Food is plentiful and always available (unfortunately). I enjoyed ordering bottles of wine in the dining room--they would keep the corked bottles from night to night so I could share with my table companions. Everything was absolutely first-class--and with Intrav, every single sightseeing trip (at least one a day) was included (hence costing a bit more than other lines, so check and see what is and isn't included). I never thought I would enjoy a river cruise so much, but I am now a convert!
Member Rating 3 out of 5 on February 12, 2003
21 Jonge Roelensteeg
I sense that everyone is hiding somewhere nearby--that a whole city lies behind a closed door waiting to yell "surprise!" This is the city of Anne Frank. I am sure she knew this same silence on mornings when she was too scared to tip-toe in her attic for fear of being caught or seen by the unseen. The houses here have rearview mirrors in the upper floors, adjusted so one can sit in front of the TV and knit, while keeping track of the neighbors' comings and goings down below on the street. Such discretion might be advised for the prostitutes who sit in their windows and wait for customers.
I hear a new sound and look up. The apex of every roof here has a hook that's used as a pulley to lift furniture in and out of homes when moving since the stairways are too narrow. Although Dutch wives will tell you they use these hooks to lift their husbands to bed when they come home from the bar (whence the name, "flying Dutchman"!), I see enough being used this morning to know otherwise!
I find a gym and run off my jet-lag, then with map in hand, I start to re-explore one of my favourite European cities. It's spring so the tulips are in bloom and every corner finds buckets upon buckets of brightly-colored flowers being sold to passerby. Although I have been to Amsterdam many times, I have never visited the house of Anne Frank, so I decide that this time I will. It is haunting to go up the narrow staircases and see how small the rooms actually are. I am suddenly back in Mrs. Shadiow's eighth-grade English class reading The Diary of Anne Frank.
For lunch, I head over to Cafe in DeWaag which advertises its menu as "international cuisine with a Flemish twist." DeWaag was originally built as the city's gatehouse and the restaurant is within its turreted and sinister exterior. Inside a beautiful high-ceilinged, fairy-tale café is exposed.
After a leisurely lunch, ship embarkation begins, so I wander over to the station and look at the boats in the harbor. I see the Swiss II, walk over, and embark.
Ann Franks House (Princengracht 263, 9am-7pm)
Cafe in DeWaag (Nieumarkt 4)
A Bigger Splash (gym) (26-30 Looiersgracht)
Amsterdam is known for its tree lined canals, great nightlife and shopping and its beautiful multi-lingual people, including our guide Greta whom we met this morning. As seasoned traveler I usually shun rubberneck tours on buses in favor of independent exploration; today, however, I was reminded of what a wonderful tool an excellent guide can be.
We drove by the sites of Amsterdam such as the Royal Palace and the Mint Tower before pulling up to the Riksmuseum. Amsterdam has over 50 museums and galleries, but the most comprehensive collection of 16th and 17th century Dutch paintings are here. The collection includes Rembrandts and Vermeers amongst others. Our tour also included the Delft collections. Had I not been in a group tour I probably would have lingered a little longer, but I do feel I got more value for the collections I did see because of the excellent guides and their ability to agily move us from one exhibit to another without wasting much time.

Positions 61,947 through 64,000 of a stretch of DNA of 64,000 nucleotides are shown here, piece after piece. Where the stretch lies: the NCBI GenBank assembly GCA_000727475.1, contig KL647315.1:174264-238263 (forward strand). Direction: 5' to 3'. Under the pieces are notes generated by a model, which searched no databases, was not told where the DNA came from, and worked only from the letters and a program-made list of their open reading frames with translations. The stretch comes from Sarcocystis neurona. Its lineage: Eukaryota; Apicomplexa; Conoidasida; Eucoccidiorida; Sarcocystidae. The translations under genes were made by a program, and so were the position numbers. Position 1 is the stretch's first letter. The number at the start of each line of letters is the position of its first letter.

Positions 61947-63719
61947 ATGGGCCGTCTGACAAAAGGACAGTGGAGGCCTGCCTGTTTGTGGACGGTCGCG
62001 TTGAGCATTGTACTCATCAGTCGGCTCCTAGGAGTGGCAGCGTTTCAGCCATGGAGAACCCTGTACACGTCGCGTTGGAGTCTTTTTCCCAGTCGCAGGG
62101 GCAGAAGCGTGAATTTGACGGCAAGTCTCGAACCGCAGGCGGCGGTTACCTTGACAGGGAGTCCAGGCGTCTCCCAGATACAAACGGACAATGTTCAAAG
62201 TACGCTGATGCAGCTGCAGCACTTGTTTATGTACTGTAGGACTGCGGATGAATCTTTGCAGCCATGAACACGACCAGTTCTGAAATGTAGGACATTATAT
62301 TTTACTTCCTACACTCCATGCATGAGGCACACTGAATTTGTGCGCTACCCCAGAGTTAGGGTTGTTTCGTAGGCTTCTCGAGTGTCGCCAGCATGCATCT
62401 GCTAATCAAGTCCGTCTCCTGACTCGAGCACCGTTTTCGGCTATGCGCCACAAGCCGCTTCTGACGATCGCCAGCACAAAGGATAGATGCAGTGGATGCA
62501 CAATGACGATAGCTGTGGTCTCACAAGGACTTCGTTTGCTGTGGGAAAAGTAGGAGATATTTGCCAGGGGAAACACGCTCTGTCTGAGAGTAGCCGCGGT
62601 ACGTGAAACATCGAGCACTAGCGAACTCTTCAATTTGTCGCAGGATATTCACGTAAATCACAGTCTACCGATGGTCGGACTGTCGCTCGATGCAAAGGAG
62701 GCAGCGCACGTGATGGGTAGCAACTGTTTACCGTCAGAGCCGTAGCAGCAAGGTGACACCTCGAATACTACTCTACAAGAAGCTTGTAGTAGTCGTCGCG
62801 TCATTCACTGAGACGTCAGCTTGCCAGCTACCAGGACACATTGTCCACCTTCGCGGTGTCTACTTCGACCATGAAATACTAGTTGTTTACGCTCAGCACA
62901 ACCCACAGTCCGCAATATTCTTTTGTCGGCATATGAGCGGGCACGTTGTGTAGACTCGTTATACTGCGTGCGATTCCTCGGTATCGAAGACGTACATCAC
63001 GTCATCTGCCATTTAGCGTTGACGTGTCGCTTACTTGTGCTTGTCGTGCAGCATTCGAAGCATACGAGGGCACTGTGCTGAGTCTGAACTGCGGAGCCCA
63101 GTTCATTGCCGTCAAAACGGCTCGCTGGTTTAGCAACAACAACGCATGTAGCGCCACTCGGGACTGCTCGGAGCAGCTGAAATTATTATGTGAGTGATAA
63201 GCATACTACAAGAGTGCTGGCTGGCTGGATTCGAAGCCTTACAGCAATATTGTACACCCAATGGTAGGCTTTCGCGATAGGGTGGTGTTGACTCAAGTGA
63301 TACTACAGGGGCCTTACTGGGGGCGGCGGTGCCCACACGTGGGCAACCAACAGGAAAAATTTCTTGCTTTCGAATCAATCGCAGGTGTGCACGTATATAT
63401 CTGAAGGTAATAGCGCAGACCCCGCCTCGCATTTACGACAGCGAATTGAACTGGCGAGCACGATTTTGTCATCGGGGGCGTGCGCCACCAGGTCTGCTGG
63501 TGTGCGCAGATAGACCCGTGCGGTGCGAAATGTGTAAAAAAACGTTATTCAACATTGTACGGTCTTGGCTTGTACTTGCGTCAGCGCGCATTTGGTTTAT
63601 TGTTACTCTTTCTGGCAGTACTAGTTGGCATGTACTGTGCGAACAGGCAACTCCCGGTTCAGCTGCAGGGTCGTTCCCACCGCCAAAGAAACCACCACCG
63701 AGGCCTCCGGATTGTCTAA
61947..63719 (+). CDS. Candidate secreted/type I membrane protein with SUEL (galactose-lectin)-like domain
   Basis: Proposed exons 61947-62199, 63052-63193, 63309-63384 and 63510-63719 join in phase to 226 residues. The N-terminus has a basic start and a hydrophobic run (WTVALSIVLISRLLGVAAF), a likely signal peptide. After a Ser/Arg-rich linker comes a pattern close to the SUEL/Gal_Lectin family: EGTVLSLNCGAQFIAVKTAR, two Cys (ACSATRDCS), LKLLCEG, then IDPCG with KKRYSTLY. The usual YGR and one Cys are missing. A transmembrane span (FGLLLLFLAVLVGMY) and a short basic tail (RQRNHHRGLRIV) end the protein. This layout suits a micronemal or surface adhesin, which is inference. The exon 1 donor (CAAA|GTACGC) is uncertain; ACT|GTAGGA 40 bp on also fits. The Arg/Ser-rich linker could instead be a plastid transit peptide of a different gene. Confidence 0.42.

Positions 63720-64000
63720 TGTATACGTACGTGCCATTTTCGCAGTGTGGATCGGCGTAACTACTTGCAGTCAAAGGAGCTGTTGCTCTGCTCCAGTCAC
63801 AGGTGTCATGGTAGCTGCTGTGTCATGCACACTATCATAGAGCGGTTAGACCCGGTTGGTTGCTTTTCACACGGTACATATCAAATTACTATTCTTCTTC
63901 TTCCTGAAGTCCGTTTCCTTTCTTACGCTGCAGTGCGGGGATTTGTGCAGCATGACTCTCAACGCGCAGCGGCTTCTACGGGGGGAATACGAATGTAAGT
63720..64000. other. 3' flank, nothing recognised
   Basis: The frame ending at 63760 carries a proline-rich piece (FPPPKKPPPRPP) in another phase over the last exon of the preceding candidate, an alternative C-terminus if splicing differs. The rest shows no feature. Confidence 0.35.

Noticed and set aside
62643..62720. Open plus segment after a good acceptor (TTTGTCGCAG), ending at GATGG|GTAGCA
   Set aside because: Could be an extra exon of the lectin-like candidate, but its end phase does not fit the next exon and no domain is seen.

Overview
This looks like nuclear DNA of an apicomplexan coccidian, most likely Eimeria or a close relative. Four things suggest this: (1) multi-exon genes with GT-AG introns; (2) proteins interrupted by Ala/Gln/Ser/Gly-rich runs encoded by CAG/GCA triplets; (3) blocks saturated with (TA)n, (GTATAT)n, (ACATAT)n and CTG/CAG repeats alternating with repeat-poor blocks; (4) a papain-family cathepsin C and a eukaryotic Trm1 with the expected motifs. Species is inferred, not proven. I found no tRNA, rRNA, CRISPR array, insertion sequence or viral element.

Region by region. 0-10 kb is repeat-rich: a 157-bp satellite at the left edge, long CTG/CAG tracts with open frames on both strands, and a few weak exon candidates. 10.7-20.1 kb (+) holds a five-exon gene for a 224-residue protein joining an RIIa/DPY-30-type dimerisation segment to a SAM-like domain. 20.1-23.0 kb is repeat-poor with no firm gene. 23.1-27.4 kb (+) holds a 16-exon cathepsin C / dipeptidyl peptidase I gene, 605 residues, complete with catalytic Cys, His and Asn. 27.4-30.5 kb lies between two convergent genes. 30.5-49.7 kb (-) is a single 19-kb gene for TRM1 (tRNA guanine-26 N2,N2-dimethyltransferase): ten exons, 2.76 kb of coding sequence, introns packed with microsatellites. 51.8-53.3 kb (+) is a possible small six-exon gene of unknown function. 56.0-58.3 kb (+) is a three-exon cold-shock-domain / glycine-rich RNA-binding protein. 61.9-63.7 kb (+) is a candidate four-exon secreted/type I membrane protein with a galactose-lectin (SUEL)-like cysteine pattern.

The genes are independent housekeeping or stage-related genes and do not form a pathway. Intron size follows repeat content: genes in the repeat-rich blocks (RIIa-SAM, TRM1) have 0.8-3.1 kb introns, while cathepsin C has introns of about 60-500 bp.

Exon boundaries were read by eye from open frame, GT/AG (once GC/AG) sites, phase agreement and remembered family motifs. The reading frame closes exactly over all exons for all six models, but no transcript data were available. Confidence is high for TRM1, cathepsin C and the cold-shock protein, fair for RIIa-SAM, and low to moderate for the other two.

After our museum morning we headed out into the countryside, leaving Amsterdam. A little after noon we arrived at the 12th century Doorwerth Castle where we dined at the wonderful Bilderberg Restaurant. Doorwerth Castle lies about 8km from Arnhem. The castle dates back from the Middle Ages, was badly damaged in the Battle of Arnhem, and has now been beautifully restored to its original splendor. We crossed the moat into the walled castle and arrived at the restaurant itself which is in the carriage house for a lunch that sizzled our taste buds. Afterwards we explored the castle which houses three different museums.
We left the castle and drove for an hour or so to Hoge Veluwe National Park. Six years ago I spent a long weekend in Amsterdam when I was living in Hungary and came out to the Kroller Muller Museum and Hoge Veluwe National Park. It was wonderful! I rented a bike at the park's edge and rode to the museum, enjoying the fields of flowers in bloom. I missed riding the bikes this time, but the museum was no less impressive.
Started by Helene Kroller-Muller, daughter of a German industrialist, the museum houses an incredible collection of art collected by Mrs. Muller. It includes extensive works by van Gogh, Suerat, Picasso, Leger and Mondrian. The land was originally bought by the Kroller-Muller family and is now a national park. The museum was built in 1938 and an incredible sculpture garden was added in 1961. The garden, one of the largest in Europe, houses pieces by Auguste Rodin, Henry Moore, Barbara Hepworth, Richard Serra, Mario Merz, Jean Dubuffet and Claes Oldenburg. I love this museum! It is so relaxing to walk the gardens, the park and then stroll inside for a feast of art. Don't miss it!
By this time we had had a full day, so it was back to the ship, docked further downstream -- home. We were someplace new and yet, I didn't have to pack and unpack today -- everything was just as I had left it in Amsterdam! Ahhh.